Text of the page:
Posts Tagged ‘fraud deterrents’

10 Ways To Implement Internal Controls With Limited Resources

Tuesday, July 7th, 2015
How To Implement Internal Controls With Limited Resources - Rea & Associates - Ohio CPA Firm

Putting internal controls to work in your business doesn’t have to be an overwhelming task and you don’t necessarily need to beef up your workforce to get started. Start by simply picking a few key controls that can be easily woven into your daily or monthly processes and begin implementing a few changes at a time.

You’ve probably heard about how critical it is to establish internal controls throughout your business. But if you happen to own a small or midsize company, you may have dismissed this best practice in favor of maintaining your daily operations, optimizing customer service and streamlining your growth initiative. While running a successful business greatly depends on your ability to manage a variety of responsibilities, don’t let yourself become complacent when it comes to protecting your lifework from fraudulent activity. The mistake of ignoring the importance of internal controls in your business could end up costing you greatly.

Read Also: Where There’s Smoke, There’s Fire: 5 Internal Control Tips That Can Save Your Business From Fraud

Who’s Watching Your Money?

Would you be comfortable asking someone to watch a briefcase full of your cash, say $100,000? What if it held $500,000 or $1 million? Are you confident that your money would be there when you returned? Believe it or not, that’s essentially what you are doing every day when you run your business without internal controls – you are willingly handing over full access to your most valuable asset.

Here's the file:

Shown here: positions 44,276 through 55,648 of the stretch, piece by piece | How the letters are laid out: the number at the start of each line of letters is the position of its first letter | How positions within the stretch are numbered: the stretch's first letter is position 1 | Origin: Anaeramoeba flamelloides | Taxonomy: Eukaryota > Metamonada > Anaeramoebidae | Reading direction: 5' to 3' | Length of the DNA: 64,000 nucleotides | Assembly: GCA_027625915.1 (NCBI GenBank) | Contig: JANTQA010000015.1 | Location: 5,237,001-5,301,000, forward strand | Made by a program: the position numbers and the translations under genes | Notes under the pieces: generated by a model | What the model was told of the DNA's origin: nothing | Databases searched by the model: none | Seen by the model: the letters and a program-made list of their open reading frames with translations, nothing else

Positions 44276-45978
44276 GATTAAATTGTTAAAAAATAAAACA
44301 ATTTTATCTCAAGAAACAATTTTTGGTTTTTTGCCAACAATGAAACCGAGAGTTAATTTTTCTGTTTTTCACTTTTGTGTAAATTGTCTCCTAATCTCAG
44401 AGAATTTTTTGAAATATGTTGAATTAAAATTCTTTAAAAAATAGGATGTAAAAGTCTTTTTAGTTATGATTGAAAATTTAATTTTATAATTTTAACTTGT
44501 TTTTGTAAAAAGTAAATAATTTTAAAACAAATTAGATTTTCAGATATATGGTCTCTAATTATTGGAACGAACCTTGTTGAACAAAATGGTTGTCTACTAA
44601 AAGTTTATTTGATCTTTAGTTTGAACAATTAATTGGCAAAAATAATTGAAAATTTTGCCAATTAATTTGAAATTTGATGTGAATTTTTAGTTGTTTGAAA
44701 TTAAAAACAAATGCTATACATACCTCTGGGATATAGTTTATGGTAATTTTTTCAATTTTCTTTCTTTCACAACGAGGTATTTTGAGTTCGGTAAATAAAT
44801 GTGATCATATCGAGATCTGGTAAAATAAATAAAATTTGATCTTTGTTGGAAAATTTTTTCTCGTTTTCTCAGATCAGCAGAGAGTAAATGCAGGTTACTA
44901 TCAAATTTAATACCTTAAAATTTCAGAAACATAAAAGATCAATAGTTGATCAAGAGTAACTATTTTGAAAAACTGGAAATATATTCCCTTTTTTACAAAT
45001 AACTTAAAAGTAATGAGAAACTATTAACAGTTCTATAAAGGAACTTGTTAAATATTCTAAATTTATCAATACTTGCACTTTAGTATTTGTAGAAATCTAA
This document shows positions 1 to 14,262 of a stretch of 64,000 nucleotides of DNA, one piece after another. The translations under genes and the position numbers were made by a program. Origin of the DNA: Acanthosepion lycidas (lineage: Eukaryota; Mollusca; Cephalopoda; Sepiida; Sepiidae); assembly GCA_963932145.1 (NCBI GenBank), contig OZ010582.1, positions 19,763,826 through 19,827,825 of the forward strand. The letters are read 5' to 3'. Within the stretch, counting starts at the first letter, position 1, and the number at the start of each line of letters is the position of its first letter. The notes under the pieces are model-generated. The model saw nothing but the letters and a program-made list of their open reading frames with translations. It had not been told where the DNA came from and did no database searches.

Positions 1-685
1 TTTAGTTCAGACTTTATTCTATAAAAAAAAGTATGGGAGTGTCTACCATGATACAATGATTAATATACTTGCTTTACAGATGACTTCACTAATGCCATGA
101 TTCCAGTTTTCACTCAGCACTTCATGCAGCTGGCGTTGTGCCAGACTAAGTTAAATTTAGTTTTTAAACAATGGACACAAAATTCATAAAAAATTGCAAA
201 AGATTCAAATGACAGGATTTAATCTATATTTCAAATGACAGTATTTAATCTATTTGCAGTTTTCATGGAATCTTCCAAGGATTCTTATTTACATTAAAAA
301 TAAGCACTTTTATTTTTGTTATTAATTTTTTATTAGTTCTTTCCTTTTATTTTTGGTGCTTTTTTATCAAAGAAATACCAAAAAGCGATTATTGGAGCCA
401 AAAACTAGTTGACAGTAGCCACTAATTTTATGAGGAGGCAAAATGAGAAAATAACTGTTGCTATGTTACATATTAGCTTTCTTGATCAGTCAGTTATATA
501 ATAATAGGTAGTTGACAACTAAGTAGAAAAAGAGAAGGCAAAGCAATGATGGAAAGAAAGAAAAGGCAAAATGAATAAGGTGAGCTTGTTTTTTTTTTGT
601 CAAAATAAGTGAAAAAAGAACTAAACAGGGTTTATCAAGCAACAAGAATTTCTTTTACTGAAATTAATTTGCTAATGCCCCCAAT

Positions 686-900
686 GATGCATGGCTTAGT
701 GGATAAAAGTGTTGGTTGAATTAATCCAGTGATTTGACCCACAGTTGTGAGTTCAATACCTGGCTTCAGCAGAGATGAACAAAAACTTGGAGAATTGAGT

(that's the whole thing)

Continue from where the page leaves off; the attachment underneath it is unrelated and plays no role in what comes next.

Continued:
How To Address Your Internal Control Needs

Even if you don’t have the resources to implement a comprehensive internal control structure, there are still options available that can effectively provide your business with a level of oversight. Before you get started, be sure to consider the difference between preventative controls and detective controls.

As the owner of a small- to midsize-business, you may want to consider implementing a strategy that takes advantage of detective controls, which are typically put in place for the purpose of reviewing data for human error while ensuring that your assets remain secure. One example of this type of control is when, after your accounts have been reconciled, a reconciliation review is conducted to ensure accuracy.

Because of their size, smaller companies are more likely to give a few individuals full access to their business’s funds. These employees are often in charge of making deposits, issuing checks, managing payroll and performing monthly bank reconciliations. Enacting detective controls will not only provide you with the peace of mind you need, it may help take weight off of the shoulders of a trustworthy employee who would rather not have their trust questioned.

Preventative controls, on the other hand, are established by companies seeking to ensure that something doesn’t happen in advance. An example of a preventative control is when transaction limits and segregation of duties are established. This type of control can be very effective, but are oftentimes more difficult for smaller companies to establish due to the lack of resources they can commit to such a strategy.

10 Ways To Implement Internal Controls In Your Business

  1. Document and re-evaluate your operational processes (at least) annually.
  2. Make sure that more than one employee is familiar with your company’s operational processes to protect your business against unforeseeable circumstances, such as sickness, job loss or death.
  3. Conduct monthly reconciliations of key accounts (i.e. receivables, cash, inventory, payables, payroll costs, etc.) Then have these monthly reconciliations independently reviewed.
  4. Implement an approval process for employee spending.
  5. Establish transaction limits.
  6. Restrict access to your company’s general ledger to only a few key individuals.
  7. Review your vendor lists to ensure that they are current and accurate.